Sounds as though pitbulls shouldn't be banned, but the owners should be shown to be responsible owners. Maybe they need a special licence like you do for buying a gun or something . The people that I see with big dangerous looking dogs seem always to be young macho type guys who I certainly wouldn't trust. I live in a low rent area complete with a lot of lowlifes. These guys seem to buy these German shephers, dobermans and pitbulls just to show off how tough and masculine they are. I'm not saying that all pitbull owners are like that, but in my area thats what I see.

moonmorgan
January 27th, 2005, 10:52 PM
Absolutely not! My boyfriend and I own a wonderful pitbull who like someone else said, would only lick you to death. She is happy to see a stranger! Anyone who could possible pet her is fine with her. They are banned in our city now and if Ontario bans them, we're doomed. When my boyfriend and I have enough money and both have license's and working vehicles, we want to move to the county where it's currently not illegal to own a pitbull. But that won't work if Ontario bans them.

This ban is ridiculous!

Kaija
January 28th, 2005, 12:03 AM
Okay, I have never owned a pit bull, but I do know that while there are agressive dog breeds, it is mainly about being responsible.
http://www.sanfranciscodogmauling.com/HomePageLinks/PresaCanario/Presacanario.html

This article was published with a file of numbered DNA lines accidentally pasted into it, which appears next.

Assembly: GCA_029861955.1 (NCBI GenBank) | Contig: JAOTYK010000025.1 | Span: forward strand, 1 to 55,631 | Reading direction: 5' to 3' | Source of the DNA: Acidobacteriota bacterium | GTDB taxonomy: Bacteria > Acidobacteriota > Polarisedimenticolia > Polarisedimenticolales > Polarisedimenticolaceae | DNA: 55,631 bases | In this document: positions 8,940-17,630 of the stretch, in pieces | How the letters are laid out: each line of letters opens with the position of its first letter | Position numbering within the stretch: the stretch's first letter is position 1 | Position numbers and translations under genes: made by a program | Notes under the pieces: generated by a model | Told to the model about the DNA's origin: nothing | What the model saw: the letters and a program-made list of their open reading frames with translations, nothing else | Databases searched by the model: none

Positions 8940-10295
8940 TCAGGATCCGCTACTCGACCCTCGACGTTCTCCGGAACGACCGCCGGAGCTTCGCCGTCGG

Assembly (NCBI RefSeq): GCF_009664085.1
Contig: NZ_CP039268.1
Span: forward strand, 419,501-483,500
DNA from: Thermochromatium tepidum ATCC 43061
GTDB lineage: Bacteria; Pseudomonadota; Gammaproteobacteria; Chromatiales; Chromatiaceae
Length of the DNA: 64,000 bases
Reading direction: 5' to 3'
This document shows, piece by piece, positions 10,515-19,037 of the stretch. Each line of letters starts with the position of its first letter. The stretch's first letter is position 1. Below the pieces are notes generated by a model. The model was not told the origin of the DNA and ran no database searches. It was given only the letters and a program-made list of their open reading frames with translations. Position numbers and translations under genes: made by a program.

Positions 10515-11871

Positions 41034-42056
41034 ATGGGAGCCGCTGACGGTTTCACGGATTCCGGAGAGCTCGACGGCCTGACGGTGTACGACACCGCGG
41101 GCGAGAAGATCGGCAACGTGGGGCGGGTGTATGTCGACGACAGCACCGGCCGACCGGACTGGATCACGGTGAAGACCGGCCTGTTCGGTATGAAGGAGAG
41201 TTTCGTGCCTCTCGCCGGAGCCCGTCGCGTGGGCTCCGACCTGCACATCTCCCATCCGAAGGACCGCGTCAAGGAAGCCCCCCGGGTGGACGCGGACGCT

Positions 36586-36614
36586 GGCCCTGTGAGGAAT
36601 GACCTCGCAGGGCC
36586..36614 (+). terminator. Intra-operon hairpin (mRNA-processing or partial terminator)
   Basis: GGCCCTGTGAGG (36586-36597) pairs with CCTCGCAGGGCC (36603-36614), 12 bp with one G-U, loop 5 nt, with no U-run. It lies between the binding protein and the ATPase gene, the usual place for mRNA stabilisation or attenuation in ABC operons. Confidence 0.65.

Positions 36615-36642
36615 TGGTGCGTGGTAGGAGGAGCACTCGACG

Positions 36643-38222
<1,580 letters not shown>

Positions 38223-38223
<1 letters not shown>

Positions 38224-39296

This is another agressive breed, and they are huge, but there are relatively few cases of them attacking.. because the people that do own them are primarily responsible.. (due to the rarity of the breed itself)

On the other hand I was raised with Schnauzers, not considered a terribly agressive breed, but they can be. One of my mothers current ones had a history of agression towards children.. When my nephew was born we started teaching them both to deal with each other.. my nephew is now 5 and not only has there never been a problem between them, the dog loves being right with him all the time.. It was a matter of noticing the potential problem and dealing with it...

I think agressive breeds should need specialized adoption requirements, but they shouldn't be banned.

SilverClaw
January 28th, 2005, 08:14 AM
I am just scared of the darn dogs cause of one taking my cousins head off her shoulders. I do not know what to think about banning them though to me all dogs have a potential to eb aggresive.

Sins_Under_The_Halo
January 28th, 2005, 08:25 AM
Nope, dogs are dogs and should be trained by applicable owners

PhoenixFire
February 2nd, 2005, 11:53 PM
its not the dog. its the owner that should treats their pets bad that make them that way.. pitbulls are very nice docile pets, like any other animal. if you treat them bad they become very mean, and pitbulls are very strong animals. if a pitbull bites you their jaw locks and they will just keep ripping you apart.. i think people should have to go thru application process to get a pet, and not some little form to fill out, i think they should have a background check, someone should talk to their family all that stuff..

My sister's friend has a pit named Texes, she is a very sweat happy dog. Hyper, but sweat. I agree with Halo on the whole background check for any future owners of any animal/s.

fahawk
February 22nd, 2005, 01:31 PM